Oil producers and their suppliers are cutting budgets, staffs and production goals amid a growing consensus of forecasts that oil and gas prices will stay low for several years.
The U.S. has 904 working rigs, down 14% from a year ago, and even that is probably too many, estimated Harold Hamm, chief executive of shale producer Continental Resources (CLR.N), which has reduced the number of rigs at work.
The congressional inquiry found instances where Deutsche Bank staff in the United States and elsewhere flagged concerns about new Russian clients and transactions involving existing ones, but were ignored by managers, two of the people said.
Lawmakers are also examining whether Deutsche Bank facilitated the funneling of illegal funds into the United States as a correspondent bank, where it processes transactions for others, one of the sources said.
Unlike most other moon missions, Chandrayaan-2 traveled for nearly 30 days before injecting itself into the Moon’s orbit. After entering the lunar orbit, the spacecraft orbits the celestial body for another 13 days before the lander detaches itself from the orbiter module. The lander will take another week before it eventually touches down on the Moon. In comparison, China’s most recent Chang’e-4 mission took approximately 25 days from launch to landing.
Even though the launch was delayed by a week, the landing date is unaffected. The trajectory was planned so that the spacecraft could meet the moon at a particular time and predetermined position to maximize the time available for lander and rover operations.
Orbiting Earth multiple times allows Chandrayaan-2 to raise its orbit across multiple engine burns. Even though this method lengthens the time it takes to make the journey, it allows for the use of a smaller engine and consumes less fuel, which in turn helps to bring down the weight of the composite module and cost of the entire mission.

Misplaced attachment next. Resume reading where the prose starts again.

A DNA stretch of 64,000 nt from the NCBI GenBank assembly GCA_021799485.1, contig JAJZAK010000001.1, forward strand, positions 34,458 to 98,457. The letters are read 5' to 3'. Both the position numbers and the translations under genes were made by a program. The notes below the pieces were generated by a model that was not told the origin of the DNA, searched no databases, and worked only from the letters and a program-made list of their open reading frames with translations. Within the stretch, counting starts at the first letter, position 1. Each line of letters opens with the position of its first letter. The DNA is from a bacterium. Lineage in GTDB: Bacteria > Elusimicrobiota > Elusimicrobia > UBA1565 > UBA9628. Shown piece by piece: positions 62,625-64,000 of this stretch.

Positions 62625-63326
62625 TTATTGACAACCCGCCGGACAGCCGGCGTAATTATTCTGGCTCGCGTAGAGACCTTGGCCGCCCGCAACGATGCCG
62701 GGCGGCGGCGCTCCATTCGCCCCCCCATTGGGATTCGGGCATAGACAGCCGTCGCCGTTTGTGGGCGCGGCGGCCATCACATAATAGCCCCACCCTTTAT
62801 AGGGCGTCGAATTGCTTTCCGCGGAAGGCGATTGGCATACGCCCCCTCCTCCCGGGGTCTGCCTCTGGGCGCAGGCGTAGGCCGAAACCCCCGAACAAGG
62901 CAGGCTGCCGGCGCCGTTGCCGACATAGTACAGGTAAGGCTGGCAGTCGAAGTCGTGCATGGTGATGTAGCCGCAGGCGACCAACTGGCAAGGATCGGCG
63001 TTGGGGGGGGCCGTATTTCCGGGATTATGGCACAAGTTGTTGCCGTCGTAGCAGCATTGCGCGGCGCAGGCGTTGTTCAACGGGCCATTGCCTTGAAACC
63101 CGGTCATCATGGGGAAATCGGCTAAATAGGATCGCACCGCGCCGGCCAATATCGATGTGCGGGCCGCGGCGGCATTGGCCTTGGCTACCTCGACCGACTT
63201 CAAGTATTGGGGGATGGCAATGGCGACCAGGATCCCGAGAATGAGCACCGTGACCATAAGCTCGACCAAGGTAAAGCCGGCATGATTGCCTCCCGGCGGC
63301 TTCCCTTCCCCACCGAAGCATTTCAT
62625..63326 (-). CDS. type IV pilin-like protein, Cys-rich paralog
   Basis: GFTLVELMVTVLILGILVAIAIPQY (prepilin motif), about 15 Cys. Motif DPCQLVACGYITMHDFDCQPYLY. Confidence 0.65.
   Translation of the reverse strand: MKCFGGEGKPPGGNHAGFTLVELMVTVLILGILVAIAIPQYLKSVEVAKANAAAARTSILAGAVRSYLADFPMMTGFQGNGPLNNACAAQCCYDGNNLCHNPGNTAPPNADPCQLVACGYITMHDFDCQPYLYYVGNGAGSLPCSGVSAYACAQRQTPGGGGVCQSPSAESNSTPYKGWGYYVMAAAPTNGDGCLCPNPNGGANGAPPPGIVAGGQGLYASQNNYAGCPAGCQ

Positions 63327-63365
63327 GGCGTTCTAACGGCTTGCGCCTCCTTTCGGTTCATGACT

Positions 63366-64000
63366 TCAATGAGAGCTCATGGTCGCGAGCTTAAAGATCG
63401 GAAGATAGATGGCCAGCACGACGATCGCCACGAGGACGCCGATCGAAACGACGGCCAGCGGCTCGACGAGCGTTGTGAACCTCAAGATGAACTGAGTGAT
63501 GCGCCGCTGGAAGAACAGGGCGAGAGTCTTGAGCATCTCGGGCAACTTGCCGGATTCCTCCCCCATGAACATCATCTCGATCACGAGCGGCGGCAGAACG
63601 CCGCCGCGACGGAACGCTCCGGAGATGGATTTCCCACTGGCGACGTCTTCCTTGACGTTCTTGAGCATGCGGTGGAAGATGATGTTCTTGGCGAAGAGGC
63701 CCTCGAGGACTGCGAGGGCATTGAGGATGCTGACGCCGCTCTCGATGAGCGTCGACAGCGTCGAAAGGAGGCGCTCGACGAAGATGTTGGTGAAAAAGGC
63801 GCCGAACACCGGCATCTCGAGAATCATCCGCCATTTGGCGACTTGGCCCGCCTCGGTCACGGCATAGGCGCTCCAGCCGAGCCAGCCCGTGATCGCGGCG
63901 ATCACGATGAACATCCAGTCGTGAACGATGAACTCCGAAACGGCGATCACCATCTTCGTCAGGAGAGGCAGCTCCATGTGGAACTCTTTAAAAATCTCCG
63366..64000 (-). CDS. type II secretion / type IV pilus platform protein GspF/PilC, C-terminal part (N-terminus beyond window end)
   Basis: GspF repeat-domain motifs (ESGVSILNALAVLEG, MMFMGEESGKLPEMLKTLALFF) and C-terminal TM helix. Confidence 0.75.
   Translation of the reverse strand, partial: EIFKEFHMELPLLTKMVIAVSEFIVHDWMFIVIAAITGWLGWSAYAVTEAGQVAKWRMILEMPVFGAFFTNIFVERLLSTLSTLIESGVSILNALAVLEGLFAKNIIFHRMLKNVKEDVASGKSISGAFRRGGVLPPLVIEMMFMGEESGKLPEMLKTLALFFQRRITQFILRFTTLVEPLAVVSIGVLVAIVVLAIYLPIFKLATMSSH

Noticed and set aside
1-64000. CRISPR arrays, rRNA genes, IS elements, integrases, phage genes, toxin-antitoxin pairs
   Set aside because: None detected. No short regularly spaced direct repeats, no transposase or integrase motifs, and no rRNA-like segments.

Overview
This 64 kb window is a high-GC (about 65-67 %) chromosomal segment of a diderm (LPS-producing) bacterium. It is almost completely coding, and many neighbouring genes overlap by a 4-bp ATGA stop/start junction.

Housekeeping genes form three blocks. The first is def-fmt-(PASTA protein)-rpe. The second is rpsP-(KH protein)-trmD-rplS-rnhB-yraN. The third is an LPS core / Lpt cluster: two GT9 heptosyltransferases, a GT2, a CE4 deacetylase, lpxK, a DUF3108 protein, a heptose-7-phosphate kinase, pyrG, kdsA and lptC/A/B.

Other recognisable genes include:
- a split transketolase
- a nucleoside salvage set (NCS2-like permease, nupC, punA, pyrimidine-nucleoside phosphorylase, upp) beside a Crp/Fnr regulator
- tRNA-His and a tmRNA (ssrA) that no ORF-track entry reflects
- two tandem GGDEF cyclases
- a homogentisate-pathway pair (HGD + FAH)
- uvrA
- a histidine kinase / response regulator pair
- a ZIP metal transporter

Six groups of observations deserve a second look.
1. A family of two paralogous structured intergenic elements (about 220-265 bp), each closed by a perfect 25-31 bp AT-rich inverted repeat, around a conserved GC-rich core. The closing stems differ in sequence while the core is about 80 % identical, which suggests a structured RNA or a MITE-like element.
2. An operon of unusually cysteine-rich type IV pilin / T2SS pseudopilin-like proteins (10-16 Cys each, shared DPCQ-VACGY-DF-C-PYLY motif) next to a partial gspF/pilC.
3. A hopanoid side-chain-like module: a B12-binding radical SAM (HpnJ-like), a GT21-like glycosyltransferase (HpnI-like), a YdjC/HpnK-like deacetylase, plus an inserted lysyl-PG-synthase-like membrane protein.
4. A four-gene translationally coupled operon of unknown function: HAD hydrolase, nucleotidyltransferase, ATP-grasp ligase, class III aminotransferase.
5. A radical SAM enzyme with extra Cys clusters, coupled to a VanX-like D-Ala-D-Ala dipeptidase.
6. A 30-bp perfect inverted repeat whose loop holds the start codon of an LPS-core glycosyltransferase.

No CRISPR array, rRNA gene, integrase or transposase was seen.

At a closed-door meeting at the White House on Aug. 19, President Donald Trump looked increasingly alarmed as his top envoy to China delivered evidence of rising Farm Belt frustration over his biofuel policy along with a stark warning: You’ve got a problem in Iowa.
Terry Branstad, the former Iowa governor and now U.S. ambassador to China, told Trump that while farmers may have remained loyal to him despite the economic pain caused by the more than year-long trade war with China, they would not stomach policies favoring the oil industry at their expense, according to four people familiar with the substance of the meeting.
More than five million people, roughly one-third of the population, are in need of food aid, according to the World Food Program. President Emmerson Mnangagwa and the United Nations have made a broad appeal [PDF] for international assistance, but analysts say that Zimbabwe is now at a breaking point, and the main opposition party called for a nationwide strike to take place Friday.
The drought hit as the country’s economic woes—hyperinflation and cash shortages foremost among them—have deepened. The inflation rate stood last month at around 175 percent, the highest in a decade, and the finance ministry has since said it will not release inflation statistics in the coming months.
Prices of staple foods, such as bread and cooking oil, have risen by as much as five times over recent months. Medical supplies are becoming more scarce, and some people are forgoing medicines or treatment because of high costs.